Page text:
- Propagate the carry

Unsigned binary addition is pretty easy

- Combine two bits at a time
- Along with a carry

How do we do arithmetic in binary?

1

183+ 254

4

3

7

Carry-out

Carry-in

1

1

1

001110

+ 011100

1

1

0

1

0

0

Binary Addition

- Binary addition requires
- Add of twobitsPLUS carry-in
- Also, carry-outif necessary

1-bit Adder with Carry

A

B

Cin

Cout

S

- Full Adder
- Adds three 1-bit numbers
- Computes 1-bit result and 1-bit carry
- Can be cascaded

1-bit Adder with Carry

A

B

Cin

Cout

S

- Full Adder
- Adds three 1-bit numbers
- Computes 1-bit result and 1-bit carry
- Can be cascaded

4-bit Adder

A[4]

B[4]

- 4-Bit Full Adder
- Adds two 4-bit numbers and carry in
- Computes 4-bit result and carry out
- Can be cascaded

Cin

Cout

S[4]

4-bit Adder

0 0 1 1

0 0 1 0

A3 B3

A2 B2

A1 B1

A0 B0

0 0 1 0 0

Cin

Cout

S3

S2

S1

S0

0 1 0 1

- Adds two 4-bit numbers, along with carry-in
- Computes 4-bit result and carry out
- Carry-out = overflow indicates result does not fit in 4 bits

Takeaway

- Digital computers are implemented via logic circuits and thus represent allnumbers in binary (base 2)
- We (humans) often write numbers as decimal and hexadecimal for convenience, so need to be able to convert to binary and back (to understand what computer is doing!)
- Adding two 1-bit numbers generalizes to adding two numbers of any size since 1-bit full adders can be cascaded

Next Goal

- How do we subtract two binary numbers?
- Equivalent to adding with a negative number
- How do we represent negative numbers?

First Attempt: Sign/Magnitude Representation

- First Attempt: Sign/Magnitude Representation
- 1 bit for sign (0=positive, 1=negative)
- N-1 bits for magnitude
- Problem?
- Two zero’s: +0 different than -0
- Complicated circuits
- Others attempts
- One’s complement

0111 = 7

1111 = -7

0000 = +0

1000 = -0

IBM 7090

Two’s Complement Representation

- What is used: Two’s Complement Representation
- To negate any number:
- complement all the bits (i.e. flip all the bits)
- then add 1
- Nonnegative numbers are represented as usual
- 0 = 0000, 1 = 0001, 3 = 0011, 7 = 0111
- To negate any number:
- complement all the bits (i.e. flip all the bits)
- then add 1
- -1: 1 0001 1110 1111
- -3: 3 0011 1100 1101
- -7: 7 0111 1000 1001
- -0: 0 0000 1111 0000 (this is good, -0 = +0)

Two’s Complement Representation

- One more example. How do we represent -20?

20 = 0001 0100

20 = 1110 1011

+1

-20 = 1110 1100

Two’s Complement

Negatives

(two’s complement: flip then add 1):

- flip = 1111 -0 = 0000
- flip = 1110 -1 = 1111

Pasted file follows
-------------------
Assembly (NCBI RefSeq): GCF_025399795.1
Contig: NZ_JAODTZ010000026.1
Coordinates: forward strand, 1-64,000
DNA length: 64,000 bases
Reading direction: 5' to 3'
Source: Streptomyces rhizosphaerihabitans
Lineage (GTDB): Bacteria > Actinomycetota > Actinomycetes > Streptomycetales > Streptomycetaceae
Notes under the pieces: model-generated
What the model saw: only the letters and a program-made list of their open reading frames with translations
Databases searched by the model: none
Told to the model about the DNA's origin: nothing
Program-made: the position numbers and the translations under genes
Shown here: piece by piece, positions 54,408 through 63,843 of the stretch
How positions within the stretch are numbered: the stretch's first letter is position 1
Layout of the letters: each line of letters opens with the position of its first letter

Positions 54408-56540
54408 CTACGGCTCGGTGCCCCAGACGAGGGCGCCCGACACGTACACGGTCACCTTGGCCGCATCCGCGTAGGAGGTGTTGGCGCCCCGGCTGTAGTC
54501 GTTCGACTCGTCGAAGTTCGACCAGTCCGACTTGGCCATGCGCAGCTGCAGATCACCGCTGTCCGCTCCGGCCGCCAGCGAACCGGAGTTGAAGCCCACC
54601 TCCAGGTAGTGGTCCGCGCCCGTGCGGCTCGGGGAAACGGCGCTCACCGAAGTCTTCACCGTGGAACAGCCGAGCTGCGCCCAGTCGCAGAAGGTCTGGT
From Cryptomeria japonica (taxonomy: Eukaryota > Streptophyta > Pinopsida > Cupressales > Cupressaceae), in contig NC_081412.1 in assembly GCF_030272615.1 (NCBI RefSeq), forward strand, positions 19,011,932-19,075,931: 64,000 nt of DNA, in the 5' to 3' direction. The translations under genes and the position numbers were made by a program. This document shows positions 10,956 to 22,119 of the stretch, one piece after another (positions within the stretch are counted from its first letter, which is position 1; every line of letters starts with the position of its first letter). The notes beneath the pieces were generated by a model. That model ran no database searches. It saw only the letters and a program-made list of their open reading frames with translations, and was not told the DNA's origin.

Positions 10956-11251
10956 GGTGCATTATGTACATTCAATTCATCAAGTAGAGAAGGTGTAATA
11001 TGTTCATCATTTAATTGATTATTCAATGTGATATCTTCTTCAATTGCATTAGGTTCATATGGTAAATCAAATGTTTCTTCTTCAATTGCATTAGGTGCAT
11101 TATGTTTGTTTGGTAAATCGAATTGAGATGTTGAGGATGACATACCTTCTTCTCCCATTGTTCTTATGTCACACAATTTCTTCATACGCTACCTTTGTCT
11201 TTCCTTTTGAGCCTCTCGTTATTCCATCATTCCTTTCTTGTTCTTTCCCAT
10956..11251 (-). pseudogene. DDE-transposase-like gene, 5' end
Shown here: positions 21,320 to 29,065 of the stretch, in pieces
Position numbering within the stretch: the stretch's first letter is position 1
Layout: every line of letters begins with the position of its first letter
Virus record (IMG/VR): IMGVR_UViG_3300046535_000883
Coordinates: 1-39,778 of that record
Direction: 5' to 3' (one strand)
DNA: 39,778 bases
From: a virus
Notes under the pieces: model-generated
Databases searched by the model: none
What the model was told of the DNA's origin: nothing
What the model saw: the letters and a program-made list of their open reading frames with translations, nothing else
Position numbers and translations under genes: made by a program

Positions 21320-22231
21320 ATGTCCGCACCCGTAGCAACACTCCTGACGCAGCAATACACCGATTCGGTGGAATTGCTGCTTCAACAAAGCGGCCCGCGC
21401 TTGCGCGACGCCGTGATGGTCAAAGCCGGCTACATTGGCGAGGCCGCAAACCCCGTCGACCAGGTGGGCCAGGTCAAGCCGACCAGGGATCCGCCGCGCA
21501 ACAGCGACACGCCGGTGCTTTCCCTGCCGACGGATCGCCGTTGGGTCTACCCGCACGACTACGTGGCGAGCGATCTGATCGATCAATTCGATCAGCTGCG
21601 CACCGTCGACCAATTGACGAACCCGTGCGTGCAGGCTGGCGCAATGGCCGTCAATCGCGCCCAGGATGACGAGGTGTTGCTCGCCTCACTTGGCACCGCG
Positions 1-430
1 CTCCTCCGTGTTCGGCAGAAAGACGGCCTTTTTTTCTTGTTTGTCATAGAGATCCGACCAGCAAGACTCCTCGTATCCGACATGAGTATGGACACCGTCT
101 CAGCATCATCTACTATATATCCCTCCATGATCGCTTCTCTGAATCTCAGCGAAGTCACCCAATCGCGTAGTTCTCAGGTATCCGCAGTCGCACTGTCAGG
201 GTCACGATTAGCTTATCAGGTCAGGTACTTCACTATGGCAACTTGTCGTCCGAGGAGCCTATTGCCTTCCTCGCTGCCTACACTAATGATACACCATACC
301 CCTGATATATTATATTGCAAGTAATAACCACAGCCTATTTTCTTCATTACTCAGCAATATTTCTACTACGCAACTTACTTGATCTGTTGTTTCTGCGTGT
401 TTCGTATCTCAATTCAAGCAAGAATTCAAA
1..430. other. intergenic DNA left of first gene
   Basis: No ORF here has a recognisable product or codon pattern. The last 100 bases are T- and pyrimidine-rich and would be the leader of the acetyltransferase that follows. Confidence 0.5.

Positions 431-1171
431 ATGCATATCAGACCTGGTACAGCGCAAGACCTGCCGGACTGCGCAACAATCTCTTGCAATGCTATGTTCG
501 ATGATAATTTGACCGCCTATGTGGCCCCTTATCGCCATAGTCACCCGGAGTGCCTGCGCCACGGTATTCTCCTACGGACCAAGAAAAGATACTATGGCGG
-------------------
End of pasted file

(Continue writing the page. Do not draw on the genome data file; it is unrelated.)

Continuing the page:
- flip = 1101 -2 = 1110
- flip = 1100 -3 = 1101
- flip = 1011 -4 = 1100
- flip = 1010 -5 = 1011
- flip = 1001 -6 = 1010
- flip = 1000 -7 = 1001
- flip = 0111 -8 = 1000

- Non-negatives
- (as usual):
- +0 = 0000
- +1 = 0001
- +2 = 0010
- +3 = 0011
- +4 = 0100
- +5 = 0101
- +6 = 0110
- +7 = 0111

+8 = 1000

Two’s Complement Facts

- Signed two’s complement
- Negative numbers have leading 1’s
- zero is unique: +0 = - 0
- wraps from largest positive to largest negative
- N bits can be used to represent
- unsigned: range 0…2N-1
- eg: 8 bits 0…255
- signed (two’s complement): -(2N-1)…(2N-1- 1)
- ex: 8 bits (1000 000) … (0111 1111)
- -128 … 127

Sign Extension & Truncation

- Copy the leftmost bit into new leading bits
- For positive number, put 0’s in new leading bits
- For negative number, put 1’s in new leading bits
- Drop leading bits so long as sign doesn’t change

- Extending to larger size
- 1111 = -1
- 1111 1111 = -1
- 0111 = 7
- 0000 0111 = 7
- Truncate to smaller size
- 0000 1111 = 15
- BUT,0000 1111 = 1111 = -1

Two’s Complement Addition

- Addition with two’s complement signed numbers
- Perform addition as usual, regardless of sign(it just works)
- Examples
- 1 + -1 =
- -3 + -1 =
- -7 + 3 =
- 7 + (-3) =

Two’s Complement Addition

- Addition with two’s complement signed numbers
- Perform addition as usual, regardless of sign(it just works)
- Examples
- 1 + -1 = 0001 + 1111 = 0000 (0)
- -3 + -1 = 1101 + 1111 = 1100 (-4)
- -7 + 3 = 1001 + 0011 = 1100 (-4)
- 7 + (-3) = 0111 + 1101 = 0100 (4)
- What is wrong with the following additions?
- 7 + 1, -7 + -3, -7 + -1
- 1000 overflow, 1 0110 overflow, 1000 fine

Binary Subtraction

- Why create a new circuit?
- Just use addition using two’s complement math
- How?

Binary Subtraction

- Two’s Complement Subtraction
- Subtraction is simply addition,